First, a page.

Last Updated: June 14th
“Thriller” is kind of a catch-all term for movies that bleed into multiple genres. It can describe films rich with drama, action, crime, and quite possibly horror. That’s why its Netflix category is such a hodgepodge of entries, varying in tone, subject matter, and quality. A good thriller, though, is going to be suspenseful for any number of reasons. An unstoppable killer. An unsolvable mystery. A gripping world that draws viewers into it. A sympathetic character fighting for survival. Something that can keep an audience on the edge of its seats. And based on that, here are the 10 best thrillers on Netflix right now.
It Follows (2014)
Sometimes the best horror movies have the simplest of concepts: A nearly unkillable thing is on its way to kill you. It worked for The Terminator, Halloween, and so many others, but It Follows takes a novel approach to the concept. The story centers on a girl who catches a sexually transmitted monster (STM) that’s only goal is to slowly follow its current victim until it can brutally execute them. No one who hasn’t been the monster’s prey can see it, it can take any human form it wants, and the only way to escape it is to pass it along to another sexual partner. The eerie cinematography and retro score push this thriller into terrifying territory to the point where you might not trust anyone walking toward you for a few days after watching it.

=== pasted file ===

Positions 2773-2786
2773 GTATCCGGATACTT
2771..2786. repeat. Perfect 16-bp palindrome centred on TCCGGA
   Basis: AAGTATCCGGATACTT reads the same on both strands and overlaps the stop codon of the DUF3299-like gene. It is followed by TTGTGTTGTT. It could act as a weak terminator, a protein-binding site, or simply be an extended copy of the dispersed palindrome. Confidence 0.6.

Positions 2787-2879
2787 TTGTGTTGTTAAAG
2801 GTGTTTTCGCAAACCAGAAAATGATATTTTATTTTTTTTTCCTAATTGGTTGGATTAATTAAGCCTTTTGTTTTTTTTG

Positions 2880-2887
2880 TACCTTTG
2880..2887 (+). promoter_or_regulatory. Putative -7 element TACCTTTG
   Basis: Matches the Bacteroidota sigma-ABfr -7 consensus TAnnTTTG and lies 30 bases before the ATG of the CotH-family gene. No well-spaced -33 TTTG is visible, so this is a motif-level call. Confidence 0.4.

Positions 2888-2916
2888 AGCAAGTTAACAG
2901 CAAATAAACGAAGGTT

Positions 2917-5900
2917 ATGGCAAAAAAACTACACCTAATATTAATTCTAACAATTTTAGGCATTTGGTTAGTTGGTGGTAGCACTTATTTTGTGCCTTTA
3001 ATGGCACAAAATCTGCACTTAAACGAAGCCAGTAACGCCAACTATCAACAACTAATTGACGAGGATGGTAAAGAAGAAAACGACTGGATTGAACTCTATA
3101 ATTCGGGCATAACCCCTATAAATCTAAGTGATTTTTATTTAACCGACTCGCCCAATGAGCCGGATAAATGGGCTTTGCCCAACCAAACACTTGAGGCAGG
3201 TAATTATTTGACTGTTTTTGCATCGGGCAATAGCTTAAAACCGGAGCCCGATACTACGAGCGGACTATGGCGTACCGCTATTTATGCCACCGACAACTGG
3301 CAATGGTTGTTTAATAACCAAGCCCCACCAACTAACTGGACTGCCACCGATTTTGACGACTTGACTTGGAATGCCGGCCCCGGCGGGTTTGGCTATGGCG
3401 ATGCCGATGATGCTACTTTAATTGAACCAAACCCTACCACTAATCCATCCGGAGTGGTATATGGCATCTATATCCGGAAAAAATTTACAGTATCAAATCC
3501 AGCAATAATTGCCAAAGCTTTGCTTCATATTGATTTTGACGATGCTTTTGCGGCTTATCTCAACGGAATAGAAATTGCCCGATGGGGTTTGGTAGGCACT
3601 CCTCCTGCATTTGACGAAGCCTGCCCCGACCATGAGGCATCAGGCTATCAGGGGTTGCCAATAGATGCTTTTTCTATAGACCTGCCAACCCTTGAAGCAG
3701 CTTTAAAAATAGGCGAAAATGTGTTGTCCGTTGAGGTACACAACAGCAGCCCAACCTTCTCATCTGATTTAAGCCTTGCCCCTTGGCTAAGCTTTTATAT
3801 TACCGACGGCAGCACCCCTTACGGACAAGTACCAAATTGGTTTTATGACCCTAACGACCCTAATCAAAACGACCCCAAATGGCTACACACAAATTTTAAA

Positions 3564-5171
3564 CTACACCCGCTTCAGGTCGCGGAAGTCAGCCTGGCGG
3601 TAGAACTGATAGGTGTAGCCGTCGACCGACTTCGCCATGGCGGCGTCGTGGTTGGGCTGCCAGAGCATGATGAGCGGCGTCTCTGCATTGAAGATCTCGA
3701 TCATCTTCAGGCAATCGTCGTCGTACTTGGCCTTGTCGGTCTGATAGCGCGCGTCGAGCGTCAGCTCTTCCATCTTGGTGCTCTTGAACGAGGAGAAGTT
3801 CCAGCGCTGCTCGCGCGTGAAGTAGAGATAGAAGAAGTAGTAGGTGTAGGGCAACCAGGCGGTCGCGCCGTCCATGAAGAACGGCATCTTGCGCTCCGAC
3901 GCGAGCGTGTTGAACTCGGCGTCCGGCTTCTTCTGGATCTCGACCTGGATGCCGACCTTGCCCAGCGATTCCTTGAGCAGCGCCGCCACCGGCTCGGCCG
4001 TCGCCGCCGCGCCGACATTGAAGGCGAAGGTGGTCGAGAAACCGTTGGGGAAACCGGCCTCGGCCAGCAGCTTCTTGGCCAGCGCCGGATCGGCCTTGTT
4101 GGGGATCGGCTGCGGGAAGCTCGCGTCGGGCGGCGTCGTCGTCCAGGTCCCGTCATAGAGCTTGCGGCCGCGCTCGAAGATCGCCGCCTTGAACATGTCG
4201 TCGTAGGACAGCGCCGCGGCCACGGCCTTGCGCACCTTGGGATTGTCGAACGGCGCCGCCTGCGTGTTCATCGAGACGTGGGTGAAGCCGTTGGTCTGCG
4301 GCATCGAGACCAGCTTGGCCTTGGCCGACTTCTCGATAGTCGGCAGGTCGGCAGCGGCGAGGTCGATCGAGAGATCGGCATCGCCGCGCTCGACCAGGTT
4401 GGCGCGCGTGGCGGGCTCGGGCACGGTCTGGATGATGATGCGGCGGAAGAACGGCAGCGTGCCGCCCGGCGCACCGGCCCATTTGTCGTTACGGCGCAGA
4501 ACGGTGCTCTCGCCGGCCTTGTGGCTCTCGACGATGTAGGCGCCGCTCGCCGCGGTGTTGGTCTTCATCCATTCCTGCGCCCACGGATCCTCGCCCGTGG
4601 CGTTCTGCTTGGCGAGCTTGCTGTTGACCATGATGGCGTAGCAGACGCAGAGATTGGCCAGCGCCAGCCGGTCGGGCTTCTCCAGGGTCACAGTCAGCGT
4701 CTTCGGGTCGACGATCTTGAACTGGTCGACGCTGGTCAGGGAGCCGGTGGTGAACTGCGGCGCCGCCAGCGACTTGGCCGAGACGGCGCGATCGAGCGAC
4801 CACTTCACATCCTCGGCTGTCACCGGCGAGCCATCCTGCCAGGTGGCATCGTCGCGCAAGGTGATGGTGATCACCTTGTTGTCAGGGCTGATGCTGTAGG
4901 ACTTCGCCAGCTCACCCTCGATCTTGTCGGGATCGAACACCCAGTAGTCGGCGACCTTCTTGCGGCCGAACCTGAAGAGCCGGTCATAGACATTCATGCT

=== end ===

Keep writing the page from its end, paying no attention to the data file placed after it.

We Need To Talk About Kevin (2011)
Eva Khatchadourian (Tilda Swinton), who’s unwilling and unable to properly care for her troubled son Kevin, watches her life unravel as her husband (John C. Reilly) ignores their problems and Kevin grows more and more sociopathic and violent. The story jumps around in time, showing Swinton’s character as both a new mother who blames her son for ruining her life and as a woman who eventually blames herself for what becomes of her son. Swinton proves once again that she’s the actress that indie movies need for complex characters that live their lives in grey areas. At its core, We Need To Talk is about the importance of proper parenting, communication, and probably therapy. And it’s not for the faint of heart.